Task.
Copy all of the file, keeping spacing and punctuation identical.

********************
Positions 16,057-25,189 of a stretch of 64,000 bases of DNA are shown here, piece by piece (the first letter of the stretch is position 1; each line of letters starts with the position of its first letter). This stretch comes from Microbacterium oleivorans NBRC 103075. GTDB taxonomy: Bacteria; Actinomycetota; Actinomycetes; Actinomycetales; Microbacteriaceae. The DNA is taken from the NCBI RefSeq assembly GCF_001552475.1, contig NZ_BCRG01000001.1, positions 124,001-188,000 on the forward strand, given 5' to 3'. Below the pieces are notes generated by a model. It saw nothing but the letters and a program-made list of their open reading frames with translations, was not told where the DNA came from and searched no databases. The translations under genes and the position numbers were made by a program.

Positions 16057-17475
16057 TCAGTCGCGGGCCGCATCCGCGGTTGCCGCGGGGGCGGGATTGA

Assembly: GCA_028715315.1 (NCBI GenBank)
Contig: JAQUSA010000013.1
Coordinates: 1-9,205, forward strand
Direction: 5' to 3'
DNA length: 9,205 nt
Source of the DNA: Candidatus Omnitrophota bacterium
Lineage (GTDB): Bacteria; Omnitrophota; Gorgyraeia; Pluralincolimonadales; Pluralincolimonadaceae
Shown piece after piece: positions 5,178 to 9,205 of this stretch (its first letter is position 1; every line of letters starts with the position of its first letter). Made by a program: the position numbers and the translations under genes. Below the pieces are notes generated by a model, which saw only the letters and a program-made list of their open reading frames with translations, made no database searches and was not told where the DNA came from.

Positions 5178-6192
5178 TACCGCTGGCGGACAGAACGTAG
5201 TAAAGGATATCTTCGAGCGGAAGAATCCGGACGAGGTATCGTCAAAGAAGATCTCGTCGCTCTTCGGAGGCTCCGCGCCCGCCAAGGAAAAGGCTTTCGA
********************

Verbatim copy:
Positions 16,057-25,189 of a stretch of 64,000 bases of DNA are shown here, piece by piece (the first letter of the stretch is position 1; each line of letters starts with the position of its first letter). This stretch comes from Microbacterium oleivorans NBRC 103075. GTDB taxonomy: Bacteria; Actinomycetota; Actinomycetes; Actinomycetales; Microbacteriaceae. The DNA is taken from the NCBI RefSeq assembly GCF_001552475.1, contig NZ_BCRG01000001.1, positions 124,001-188,000 on the forward strand, given 5' to 3'. Below the pieces are notes generated by a model. It saw nothing but the letters and a program-made list of their open reading frames with translations, was not told where the DNA came from and searched no databases. The translations under genes and the position numbers were made by a program.

Positions 16057-17475
16057 TCAGTCGCGGGCCGCATCCGCGGTTGCCGCGGGGGCGGGATTGA

Assembly: GCA_028715315.1 (NCBI GenBank)
Contig: JAQUSA010000013.1
Coordinates: 1-9,205, forward strand
Direction: 5' to 3'
DNA length: 9,205 nt
Source of the DNA: Candidatus Omnitrophota bacterium
Lineage (GTDB): Bacteria; Omnitrophota; Gorgyraeia; Pluralincolimonadales; Pluralincolimonadaceae
Shown piece after piece: positions 5,178 to 9,205 of this stretch (its first letter is position 1; every line of letters starts with the position of its first letter). Made by a program: the position numbers and the translations under genes. Below the pieces are notes generated by a model, which saw only the letters and a program-made list of their open reading frames with translations, made no database searches and was not told where the DNA came from.

Positions 5178-6192
5178 TACCGCTGGCGGACAGAACGTAG
5201 TAAAGGATATCTTCGAGCGGAAGAATCCGGACGAGGTATCGTCAAAGAAGATCTCGTCGCTCTTCGGAGGCTCCGCGCCCGCCAAGGAAAAGGCTTTCGA